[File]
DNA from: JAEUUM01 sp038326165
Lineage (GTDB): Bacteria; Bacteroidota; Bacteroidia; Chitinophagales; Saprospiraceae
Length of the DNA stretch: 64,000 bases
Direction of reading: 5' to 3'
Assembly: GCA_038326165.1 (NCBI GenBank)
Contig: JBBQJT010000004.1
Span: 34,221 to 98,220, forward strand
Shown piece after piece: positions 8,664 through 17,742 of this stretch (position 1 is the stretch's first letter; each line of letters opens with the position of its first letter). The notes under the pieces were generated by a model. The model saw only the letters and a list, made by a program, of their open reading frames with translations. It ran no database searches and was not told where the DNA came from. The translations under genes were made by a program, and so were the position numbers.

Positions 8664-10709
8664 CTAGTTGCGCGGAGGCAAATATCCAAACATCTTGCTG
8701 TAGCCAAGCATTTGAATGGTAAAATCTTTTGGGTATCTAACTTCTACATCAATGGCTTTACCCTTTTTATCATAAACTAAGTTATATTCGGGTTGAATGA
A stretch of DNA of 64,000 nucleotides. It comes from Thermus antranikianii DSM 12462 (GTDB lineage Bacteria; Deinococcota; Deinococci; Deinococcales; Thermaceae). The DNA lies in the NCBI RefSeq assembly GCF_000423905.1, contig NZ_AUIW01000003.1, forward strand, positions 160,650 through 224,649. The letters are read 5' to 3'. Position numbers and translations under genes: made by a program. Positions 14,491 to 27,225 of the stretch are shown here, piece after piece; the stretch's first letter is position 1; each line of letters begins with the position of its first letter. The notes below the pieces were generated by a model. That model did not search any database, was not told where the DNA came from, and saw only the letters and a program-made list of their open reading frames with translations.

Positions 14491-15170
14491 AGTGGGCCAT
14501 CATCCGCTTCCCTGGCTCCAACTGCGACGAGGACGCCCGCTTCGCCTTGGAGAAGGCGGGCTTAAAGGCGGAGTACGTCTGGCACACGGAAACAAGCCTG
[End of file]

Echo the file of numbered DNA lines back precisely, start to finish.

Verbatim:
DNA from: JAEUUM01 sp038326165
Lineage (GTDB): Bacteria; Bacteroidota; Bacteroidia; Chitinophagales; Saprospiraceae
Length of the DNA stretch: 64,000 bases
Direction of reading: 5' to 3'
Assembly: GCA_038326165.1 (NCBI GenBank)
Contig: JBBQJT010000004.1
Span: 34,221 to 98,220, forward strand
Shown piece after piece: positions 8,664 through 17,742 of this stretch (position 1 is the stretch's first letter; each line of letters opens with the position of its first letter). The notes under the pieces were generated by a model. The model saw only the letters and a list, made by a program, of their open reading frames with translations. It ran no database searches and was not told where the DNA came from. The translations under genes were made by a program, and so were the position numbers.

Positions 8664-10709
8664 CTAGTTGCGCGGAGGCAAATATCCAAACATCTTGCTG
8701 TAGCCAAGCATTTGAATGGTAAAATCTTTTGGGTATCTAACTTCTACATCAATGGCTTTACCCTTTTTATCATAAACTAAGTTATATTCGGGTTGAATGA
A stretch of DNA of 64,000 nucleotides. It comes from Thermus antranikianii DSM 12462 (GTDB lineage Bacteria; Deinococcota; Deinococci; Deinococcales; Thermaceae). The DNA lies in the NCBI RefSeq assembly GCF_000423905.1, contig NZ_AUIW01000003.1, forward strand, positions 160,650 through 224,649. The letters are read 5' to 3'. Position numbers and translations under genes: made by a program. Positions 14,491 to 27,225 of the stretch are shown here, piece after piece; the stretch's first letter is position 1; each line of letters begins with the position of its first letter. The notes below the pieces were generated by a model. That model did not search any database, was not told where the DNA came from, and saw only the letters and a program-made list of their open reading frames with translations.

Positions 14491-15170
14491 AGTGGGCCAT
14501 CATCCGCTTCCCTGGCTCCAACTGCGACGAGGACGCCCGCTTCGCCTTGGAGAAGGCGGGCTTAAAGGCGGAGTACGTCTGGCACACGGAAACAAGCCTG